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THE problem which of late years has most deeply stirred the philosophic mind of Europe is the problem of creation. No doubt that problem is as old as the world, or at least as old as the first questionings of the human mind; and the solutions which it has received, both from poets and philosophers, are innumerable. Out of many solutions one, which best satisfies the enquiring intellect of the time, generally prevails. In ancient times one or the other solution has even been invested with a kind of sacred authority; and, as the subject is one on which real knowledge is impossible, it is hardly to be wondered at, that, with us too, the prevailing conception of creation should have continued, up to the nineteenth century, very much the same as what it was at the time of Moses.
New SERIES.—Vol. XVIII., No. 3
Owing to the great development, however, of the study of nature in this century, and the wide diffusion of physical knowledge among all classes of society, the problem of creation has lately risen to the surface again. New facts challenge new thoughts, and the mass of new facts, throwing light on the earliest history of the world, has become so large that we need not wonder if philosophers felt inspired with fresh courage, and by elaborating a new theory of creation, which should not outrage the convictions of men of science and friends of truth, tried to wrest a new province from the land of the Unknowable.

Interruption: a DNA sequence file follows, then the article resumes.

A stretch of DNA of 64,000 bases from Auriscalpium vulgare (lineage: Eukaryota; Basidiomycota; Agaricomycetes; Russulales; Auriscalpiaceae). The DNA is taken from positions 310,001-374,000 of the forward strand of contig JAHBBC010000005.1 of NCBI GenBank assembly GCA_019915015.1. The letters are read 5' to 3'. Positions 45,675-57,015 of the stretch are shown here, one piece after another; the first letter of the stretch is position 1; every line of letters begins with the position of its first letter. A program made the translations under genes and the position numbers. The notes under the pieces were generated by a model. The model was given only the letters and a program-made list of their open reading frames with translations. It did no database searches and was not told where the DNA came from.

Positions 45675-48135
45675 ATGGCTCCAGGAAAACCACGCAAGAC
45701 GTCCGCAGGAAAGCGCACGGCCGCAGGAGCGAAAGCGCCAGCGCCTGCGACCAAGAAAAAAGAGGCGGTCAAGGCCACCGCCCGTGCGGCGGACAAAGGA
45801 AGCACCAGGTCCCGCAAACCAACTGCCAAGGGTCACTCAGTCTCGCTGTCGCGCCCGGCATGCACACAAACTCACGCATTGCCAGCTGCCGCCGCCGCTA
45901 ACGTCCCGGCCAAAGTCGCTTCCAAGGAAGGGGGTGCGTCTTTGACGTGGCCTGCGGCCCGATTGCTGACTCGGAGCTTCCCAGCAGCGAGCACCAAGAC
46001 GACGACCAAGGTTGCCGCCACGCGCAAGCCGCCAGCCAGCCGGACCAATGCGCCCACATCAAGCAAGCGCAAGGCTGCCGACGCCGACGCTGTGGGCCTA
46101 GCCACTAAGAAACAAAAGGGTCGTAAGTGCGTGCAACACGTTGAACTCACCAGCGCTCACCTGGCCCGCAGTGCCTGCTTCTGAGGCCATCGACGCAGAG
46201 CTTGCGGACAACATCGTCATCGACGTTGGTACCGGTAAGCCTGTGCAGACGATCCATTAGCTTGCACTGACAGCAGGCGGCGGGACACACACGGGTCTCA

The approaches were made from three points. First of all, there were the ancient vestiges of creation discovered in the strata of the earth; secondly, there was